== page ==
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High-Tech Titan Adam Osborne Tackles the Computer Biggies but Bytes Off More Than He Can Chew

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His is a tale of brags to riches to ruin. Only last spring computer owners in San Francisco were lining up to get his autograph. He was, as one former colleague called him, a “god of the computer world.” He was the author, in 1975 of one of the first personal computer books. He went on to make a name for himself writing a brash computer trade magazine column in which he lambasted the biggies, Apple and Radio Shack, for making expensive, inconvenient machines. Then in 1981 Adam Osborne set out to show them how it should be done. He produced his own computer. At $1,795—including all the necessary equipment and programs—the Osborne 1 was less than half the price of a comparable Apple. It was the first portable computer, a 26-pounder that spawned a new industry. His company took off, growing faster than Apple and selling $70 million in computers in its first full year.

Last month, only two and a half years after it was born, Osborne Computer Corp. filed for bankruptcy under Chapter 11, a failure some perceive as the first tremor of a full-scale quake in California’s Silicon Valley, the heart of the computer manufacturing world. The industry is still healthy and growing, but some companies in it are hurting—among them such big names as Atari and Mattel. Many are cursed with the same blessing that proved fatal to Osborne: They grew too fast.

In his column, “From the Fountain-head,” Osborne used to warn companies about fast growth. “My advantage as an observer,” he wrote last year, “allowed me to see the mistakes of others and to avoid making the same ones. The key to success is good management.” Jim Warren, founder of the West Coast Computer Faire, finds the irony only too obvious: “He didn’t take his own advice. It’s like the Lord not following his commandments.”

Among the other commandments Osborne broke: He waited too long to bring in a professional businessman, Robert Jaunich II, former chief of Consolidated Foods, to act as president. He announced a new product, the Executive, long before he was ready to sell it, thus hurting sales of his Osborne 1 (which dropped from almost 10,000 sold in February to about 100 in April). And when IBM entered the personal computer industry, Osborne was not quick enough to keep up. His long-anticipated IBM-compatible machine, an upgraded Executive, never made it to the marketplace. Osborne’s mistakes were, Warren says, “classic blunders, and ones he had very accurately observed in his column.”

Osborne, 44, was the most interesting character in an industry otherwise populated with high-tech nerds. Born in Thailand, he is the son of a British professor, a countermissionary who tried to convert Christians in India back to Hinduism. Adam himself, in an early but typical stroke of rebellion, switched to Catholicism. He earned a science degree at England’s University of Birmingham, then a Ph.D. in chemical engineering at the University of Delaware. He went to work on computers for Shell Oil in California but, as he recalled in an interview last year, “I did not get along well. I was an extremely aggressive and frustrated overachiever.” So he left to consult and then wrote his seminal book, An Introduction to Microcomputers, which sold 300,000 copies and was the foundation of a publishing house Osborne started and later sold to McGraw-Hill.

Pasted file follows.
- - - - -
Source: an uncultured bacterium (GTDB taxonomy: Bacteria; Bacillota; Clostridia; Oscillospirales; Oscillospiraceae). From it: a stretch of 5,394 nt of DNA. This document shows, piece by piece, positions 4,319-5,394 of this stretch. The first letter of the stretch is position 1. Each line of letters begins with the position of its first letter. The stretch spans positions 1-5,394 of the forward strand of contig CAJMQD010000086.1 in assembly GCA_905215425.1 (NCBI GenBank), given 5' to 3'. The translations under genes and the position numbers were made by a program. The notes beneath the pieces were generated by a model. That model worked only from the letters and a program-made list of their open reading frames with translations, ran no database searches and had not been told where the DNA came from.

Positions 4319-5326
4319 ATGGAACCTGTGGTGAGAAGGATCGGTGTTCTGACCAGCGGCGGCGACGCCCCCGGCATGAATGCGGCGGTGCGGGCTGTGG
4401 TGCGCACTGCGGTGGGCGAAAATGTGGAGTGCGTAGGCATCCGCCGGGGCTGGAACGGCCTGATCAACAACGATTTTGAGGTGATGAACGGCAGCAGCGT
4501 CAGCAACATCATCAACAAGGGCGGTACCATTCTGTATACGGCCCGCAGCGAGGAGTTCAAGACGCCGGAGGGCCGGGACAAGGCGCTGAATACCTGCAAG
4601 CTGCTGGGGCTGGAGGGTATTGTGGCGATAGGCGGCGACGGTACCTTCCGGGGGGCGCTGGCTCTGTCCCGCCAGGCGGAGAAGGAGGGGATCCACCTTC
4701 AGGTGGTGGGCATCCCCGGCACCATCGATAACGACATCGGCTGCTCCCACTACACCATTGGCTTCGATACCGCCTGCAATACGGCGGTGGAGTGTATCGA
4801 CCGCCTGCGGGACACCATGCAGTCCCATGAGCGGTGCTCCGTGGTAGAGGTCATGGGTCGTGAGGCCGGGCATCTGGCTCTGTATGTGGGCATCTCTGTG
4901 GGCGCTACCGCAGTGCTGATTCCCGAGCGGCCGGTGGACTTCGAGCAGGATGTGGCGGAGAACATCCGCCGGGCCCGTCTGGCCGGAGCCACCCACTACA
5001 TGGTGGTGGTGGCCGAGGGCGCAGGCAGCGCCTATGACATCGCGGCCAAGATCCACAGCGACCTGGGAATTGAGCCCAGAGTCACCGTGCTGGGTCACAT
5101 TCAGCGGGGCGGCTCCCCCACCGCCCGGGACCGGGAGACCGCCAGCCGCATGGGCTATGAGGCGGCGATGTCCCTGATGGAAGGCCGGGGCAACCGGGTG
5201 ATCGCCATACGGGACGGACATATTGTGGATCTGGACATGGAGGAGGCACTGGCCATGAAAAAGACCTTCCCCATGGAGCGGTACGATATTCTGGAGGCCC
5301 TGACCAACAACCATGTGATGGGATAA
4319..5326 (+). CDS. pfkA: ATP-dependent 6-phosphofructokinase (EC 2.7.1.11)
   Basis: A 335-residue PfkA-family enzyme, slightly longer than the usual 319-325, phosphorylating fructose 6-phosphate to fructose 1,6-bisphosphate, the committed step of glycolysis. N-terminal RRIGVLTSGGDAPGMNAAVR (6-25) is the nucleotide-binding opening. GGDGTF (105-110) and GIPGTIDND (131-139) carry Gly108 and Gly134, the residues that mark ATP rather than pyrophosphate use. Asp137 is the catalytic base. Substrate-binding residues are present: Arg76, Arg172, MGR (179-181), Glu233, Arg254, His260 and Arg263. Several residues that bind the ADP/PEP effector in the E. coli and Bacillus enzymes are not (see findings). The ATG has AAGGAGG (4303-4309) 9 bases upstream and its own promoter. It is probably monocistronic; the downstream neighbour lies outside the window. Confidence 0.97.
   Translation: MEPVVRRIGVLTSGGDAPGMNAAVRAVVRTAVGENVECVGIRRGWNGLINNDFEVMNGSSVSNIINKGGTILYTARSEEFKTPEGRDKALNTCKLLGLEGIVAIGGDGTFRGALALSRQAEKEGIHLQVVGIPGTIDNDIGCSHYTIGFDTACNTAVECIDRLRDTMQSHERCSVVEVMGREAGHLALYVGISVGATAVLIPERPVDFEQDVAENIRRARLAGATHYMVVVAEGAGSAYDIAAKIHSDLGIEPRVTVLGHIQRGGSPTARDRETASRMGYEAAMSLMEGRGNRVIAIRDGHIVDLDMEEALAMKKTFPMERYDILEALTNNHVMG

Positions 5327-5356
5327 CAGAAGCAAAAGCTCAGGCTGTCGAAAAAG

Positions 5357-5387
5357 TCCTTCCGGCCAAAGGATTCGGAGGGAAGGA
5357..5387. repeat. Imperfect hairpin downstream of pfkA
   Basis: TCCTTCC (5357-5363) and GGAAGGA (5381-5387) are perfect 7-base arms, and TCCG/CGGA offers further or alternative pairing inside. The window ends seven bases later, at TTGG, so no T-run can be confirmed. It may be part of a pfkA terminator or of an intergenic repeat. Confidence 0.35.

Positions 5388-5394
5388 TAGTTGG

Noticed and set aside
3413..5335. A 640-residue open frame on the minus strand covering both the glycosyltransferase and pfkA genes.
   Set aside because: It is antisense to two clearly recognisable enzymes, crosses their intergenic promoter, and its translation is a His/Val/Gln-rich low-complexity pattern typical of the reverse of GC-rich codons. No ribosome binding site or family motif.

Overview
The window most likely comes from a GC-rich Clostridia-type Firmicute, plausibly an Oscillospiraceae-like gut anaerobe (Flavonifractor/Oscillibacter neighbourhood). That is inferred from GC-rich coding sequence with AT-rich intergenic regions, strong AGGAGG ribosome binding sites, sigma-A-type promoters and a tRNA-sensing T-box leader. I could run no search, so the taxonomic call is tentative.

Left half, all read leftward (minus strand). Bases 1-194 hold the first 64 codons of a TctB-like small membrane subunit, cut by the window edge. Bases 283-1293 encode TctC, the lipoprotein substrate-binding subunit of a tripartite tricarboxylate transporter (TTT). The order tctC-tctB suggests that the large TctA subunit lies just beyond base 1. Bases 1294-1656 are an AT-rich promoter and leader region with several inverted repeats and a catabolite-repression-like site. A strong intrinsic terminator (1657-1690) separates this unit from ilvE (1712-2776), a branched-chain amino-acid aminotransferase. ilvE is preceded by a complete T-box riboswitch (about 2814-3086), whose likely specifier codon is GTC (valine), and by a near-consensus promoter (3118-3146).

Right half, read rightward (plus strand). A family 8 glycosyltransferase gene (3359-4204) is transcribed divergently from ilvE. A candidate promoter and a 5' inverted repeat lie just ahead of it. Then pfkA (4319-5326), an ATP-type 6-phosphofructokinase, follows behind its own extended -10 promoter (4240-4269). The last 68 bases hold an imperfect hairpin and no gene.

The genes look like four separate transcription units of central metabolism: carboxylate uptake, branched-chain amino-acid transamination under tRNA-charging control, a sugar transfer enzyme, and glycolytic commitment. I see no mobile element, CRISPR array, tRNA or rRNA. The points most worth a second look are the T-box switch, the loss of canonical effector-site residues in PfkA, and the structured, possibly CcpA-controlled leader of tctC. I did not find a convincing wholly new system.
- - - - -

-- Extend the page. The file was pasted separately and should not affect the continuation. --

Osborne became known through his column as a canny if caustic observer of the computer business, able to “see what was right and wrong and to point it out,” says Thom Hogan, one of Osborne’s former editors at InfoWorld magazine and later his software chief at the computer company. “He had what they call a golden gut about such things.”

He was also, Hogan says, “a very charismatic man, a charmer. When he gets enthusiastic, he can get the people around him enthused.” Witness Denise Penrose, Osborne’s secretary at his publishing house (now an editor there): “He had that kind of magnetism—you believed in him and wanted to participate in his dream.” He stayed brash, vowing only last Christmas to produce two new computers that, by the summer, would leave “the industry reeling.” Instead, it’s Osborne who’s reeling. “Chaotic is probably the nicest word I can use about working at Osborne Computer,” says Hogan.

How the bankruptcy will affect Osborne’s future remains to be seen. He has a large but not luxurious home in Berkeley, Calif., which he shares with his second wife, Barbara Burdick, 26, a former marketing employee of his company. (Osborne and his first wife, Cynthia, with whom he had three children, divorced in 1980.) After Osborne Computer filed Chapter 11, it received loans, buying the company time to tackle its $45 million in debts.

For now Osborne is most assuredly down if not out, and his dream’s bad end does not bode well for all the other flashy computer geniuses of Silicon Valley. As one industry analyst said in a computer trade magazine last month, “Adam Osborne went from the Second Coming—the good-idea guy who walked a foot off the ground—to the first going.”